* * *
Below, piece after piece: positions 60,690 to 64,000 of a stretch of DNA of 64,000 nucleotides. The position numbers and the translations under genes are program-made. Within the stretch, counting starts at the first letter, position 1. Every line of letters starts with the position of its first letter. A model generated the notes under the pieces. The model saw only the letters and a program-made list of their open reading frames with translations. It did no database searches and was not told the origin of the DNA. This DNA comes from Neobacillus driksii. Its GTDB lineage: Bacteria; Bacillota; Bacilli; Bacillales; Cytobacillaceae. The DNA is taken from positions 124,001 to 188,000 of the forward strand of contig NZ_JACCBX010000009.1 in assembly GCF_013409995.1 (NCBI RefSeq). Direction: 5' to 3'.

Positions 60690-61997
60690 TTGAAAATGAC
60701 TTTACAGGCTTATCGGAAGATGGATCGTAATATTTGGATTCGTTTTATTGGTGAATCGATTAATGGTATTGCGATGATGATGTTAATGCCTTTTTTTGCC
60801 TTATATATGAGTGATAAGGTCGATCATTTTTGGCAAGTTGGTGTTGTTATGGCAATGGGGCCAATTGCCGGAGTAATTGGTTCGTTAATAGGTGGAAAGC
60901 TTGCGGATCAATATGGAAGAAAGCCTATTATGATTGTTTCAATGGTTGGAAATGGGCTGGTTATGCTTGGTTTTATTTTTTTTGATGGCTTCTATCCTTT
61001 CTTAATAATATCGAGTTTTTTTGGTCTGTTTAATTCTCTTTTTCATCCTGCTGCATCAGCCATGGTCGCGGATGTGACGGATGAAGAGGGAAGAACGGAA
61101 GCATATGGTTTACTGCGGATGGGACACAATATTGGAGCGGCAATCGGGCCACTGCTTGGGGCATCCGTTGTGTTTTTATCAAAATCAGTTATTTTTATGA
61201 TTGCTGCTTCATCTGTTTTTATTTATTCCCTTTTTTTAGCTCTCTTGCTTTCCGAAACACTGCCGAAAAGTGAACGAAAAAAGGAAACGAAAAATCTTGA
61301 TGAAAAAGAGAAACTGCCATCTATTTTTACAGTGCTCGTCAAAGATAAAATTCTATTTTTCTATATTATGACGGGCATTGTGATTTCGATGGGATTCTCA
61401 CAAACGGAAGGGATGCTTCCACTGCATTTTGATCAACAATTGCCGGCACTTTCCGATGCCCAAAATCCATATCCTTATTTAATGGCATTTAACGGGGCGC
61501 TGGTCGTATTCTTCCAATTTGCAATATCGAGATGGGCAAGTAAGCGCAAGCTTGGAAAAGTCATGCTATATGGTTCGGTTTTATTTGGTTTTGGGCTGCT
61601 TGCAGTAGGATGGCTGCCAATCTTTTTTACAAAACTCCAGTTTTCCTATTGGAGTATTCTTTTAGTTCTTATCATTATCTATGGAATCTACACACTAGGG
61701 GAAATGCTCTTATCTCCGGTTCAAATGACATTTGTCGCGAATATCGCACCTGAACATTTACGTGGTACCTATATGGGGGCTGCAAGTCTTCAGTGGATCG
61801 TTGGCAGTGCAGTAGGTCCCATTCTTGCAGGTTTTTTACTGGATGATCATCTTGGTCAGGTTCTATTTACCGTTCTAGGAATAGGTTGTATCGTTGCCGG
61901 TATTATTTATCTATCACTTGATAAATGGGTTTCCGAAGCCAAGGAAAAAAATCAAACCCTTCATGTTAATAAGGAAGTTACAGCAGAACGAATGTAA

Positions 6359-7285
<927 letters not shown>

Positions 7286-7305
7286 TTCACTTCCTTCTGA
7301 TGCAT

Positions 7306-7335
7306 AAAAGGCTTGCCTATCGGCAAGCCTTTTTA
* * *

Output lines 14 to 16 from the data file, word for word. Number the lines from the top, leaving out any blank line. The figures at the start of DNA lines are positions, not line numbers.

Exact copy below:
61701 GAAATGCTCTTATCTCCGGTTCAAATGACATTTGTCGCGAATATCGCACCTGAACATTTACGTGGTACCTATATGGGGGCTGCAAGTCTTCAGTGGATCG
61801 TTGGCAGTGCAGTAGGTCCCATTCTTGCAGGTTTTTTACTGGATGATCATCTTGGTCAGGTTCTATTTACCGTTCTAGGAATAGGTTGTATCGTTGCCGG
61901 TATTATTTATCTATCACTTGATAAATGGGTTTCCGAAGCCAAGGAAAAAAATCAAACCCTTCATGTTAATAAGGAAGTTACAGCAGAACGAATGTAA